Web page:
Associated Press names Tiger Woods 'Athlete of the Decade'

As sports go, it wasn't close: Tiger Woods was famous for his golf long before he became infamous for his personal life.

For 10 incomparable years, no one ruled a sport like Woods. He won 64 tournaments, including 12 major championships. He hoisted a trophy on every continent where golf is played. And those 56 titles in one decade on the PGA Tour? Consider that only four of golf's greatest players won more in their entire careers.

Even as a shocking sex scandal changed the way people look at Woods, the records he set could not be ignored.

Woods was selected Wednesday as the Athlete of the Decade by members of The Associated Press in a vote that was more about his performance on the course than the self-described transgressions as a person.

On the day golfer Tiger Woods reached yet another sporting summit, word came that his personal life might have hit bottom.

Woods was named Athlete of the Decade by The Associated Press on Wednesday while several media outlets were quoting unnamed sources saying that his wife, Elin Nordegren, will be filing for divorce in the wake of his confessed infidelity.

"She plans to leave Tiger," one source told People magazine in the issue due out Friday.

ABC News and NBC News posted online stories from unidentified sources, purportedly close to Woods and Nordegren, who echoed the sentiment.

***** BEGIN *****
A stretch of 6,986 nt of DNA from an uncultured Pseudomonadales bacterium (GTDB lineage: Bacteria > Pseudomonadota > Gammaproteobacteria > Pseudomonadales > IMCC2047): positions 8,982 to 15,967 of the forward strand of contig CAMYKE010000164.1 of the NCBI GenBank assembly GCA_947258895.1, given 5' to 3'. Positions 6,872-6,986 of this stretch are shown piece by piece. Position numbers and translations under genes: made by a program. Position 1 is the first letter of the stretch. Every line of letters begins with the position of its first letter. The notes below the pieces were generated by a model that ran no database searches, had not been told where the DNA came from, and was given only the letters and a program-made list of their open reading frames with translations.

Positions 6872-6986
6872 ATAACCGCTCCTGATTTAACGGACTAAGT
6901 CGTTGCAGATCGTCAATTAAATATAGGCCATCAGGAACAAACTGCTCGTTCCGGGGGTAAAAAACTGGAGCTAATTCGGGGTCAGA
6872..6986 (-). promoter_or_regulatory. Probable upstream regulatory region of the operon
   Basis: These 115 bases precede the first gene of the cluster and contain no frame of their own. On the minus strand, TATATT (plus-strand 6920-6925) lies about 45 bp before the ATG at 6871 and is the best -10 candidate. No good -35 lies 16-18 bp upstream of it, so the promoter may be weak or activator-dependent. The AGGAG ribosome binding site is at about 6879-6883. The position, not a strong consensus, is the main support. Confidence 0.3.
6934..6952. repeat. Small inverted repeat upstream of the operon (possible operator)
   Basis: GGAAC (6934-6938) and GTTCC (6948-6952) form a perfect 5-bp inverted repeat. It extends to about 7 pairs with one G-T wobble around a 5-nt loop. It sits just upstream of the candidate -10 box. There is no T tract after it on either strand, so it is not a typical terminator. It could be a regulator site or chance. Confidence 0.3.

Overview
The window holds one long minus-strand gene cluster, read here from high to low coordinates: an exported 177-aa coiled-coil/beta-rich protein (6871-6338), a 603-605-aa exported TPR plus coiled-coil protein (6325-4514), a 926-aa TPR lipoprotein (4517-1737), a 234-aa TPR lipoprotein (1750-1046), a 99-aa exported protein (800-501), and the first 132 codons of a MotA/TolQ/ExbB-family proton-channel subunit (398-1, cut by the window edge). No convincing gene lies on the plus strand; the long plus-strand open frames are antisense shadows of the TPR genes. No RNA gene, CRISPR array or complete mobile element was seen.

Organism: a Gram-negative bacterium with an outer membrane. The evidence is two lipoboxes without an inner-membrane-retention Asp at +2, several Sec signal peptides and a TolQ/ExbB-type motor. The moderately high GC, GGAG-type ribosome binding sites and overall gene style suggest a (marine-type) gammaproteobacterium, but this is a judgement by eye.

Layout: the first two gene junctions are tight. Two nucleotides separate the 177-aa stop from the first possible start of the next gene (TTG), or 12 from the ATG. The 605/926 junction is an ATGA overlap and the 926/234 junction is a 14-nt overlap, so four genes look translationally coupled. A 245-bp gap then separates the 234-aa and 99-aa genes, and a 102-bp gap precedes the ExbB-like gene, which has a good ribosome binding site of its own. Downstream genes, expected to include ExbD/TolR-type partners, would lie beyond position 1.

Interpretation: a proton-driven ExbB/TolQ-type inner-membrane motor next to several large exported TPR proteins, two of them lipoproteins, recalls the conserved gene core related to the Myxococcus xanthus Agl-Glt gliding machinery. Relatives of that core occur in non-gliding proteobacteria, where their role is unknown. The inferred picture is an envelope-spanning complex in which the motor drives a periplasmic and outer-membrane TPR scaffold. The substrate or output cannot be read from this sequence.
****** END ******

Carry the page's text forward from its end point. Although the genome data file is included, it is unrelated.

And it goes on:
Even after a shocking sex scandal that tarnished Tiger Woods, it was tough to ignore what he achieved on the golf course.

He won 64 times around the world, including 12 majors, and hoisted a trophy on every continent golf is played. He lost only one time with the lead going into the final round. His 56 PGA Tour victories in one incomparable decade were more than anyone except four of golf's greatest players won in their careers.

Woods was selected Wednesday as the Athlete of the Decade by members of The Associated Press in a vote that was more about 10 years of performance than nearly three weeks of salacious headlines.

Just like so many of his victories, it wasn't much of a contest.

Woods received 56 of the 142 votes cast by AP member editors since last month. More than half of the ballots were returned after the Nov. 27 car accident outside his Florida home that set off sensational tales of infidelity.

Lance Armstrong, a cancer survivor who won the Tour de France six times this decade, finished second with 33 votes. He was followed by Roger Federer, who won more Grand Slam singles titles than any other man, with 25 votes.

Record-setting Olympic swimmer Michael Phelps came in fourth with 13 votes, followed by New England quarterback Tom Brady (6) and sprinter Usain Bolt (4). Five other athletes received one vote apiece.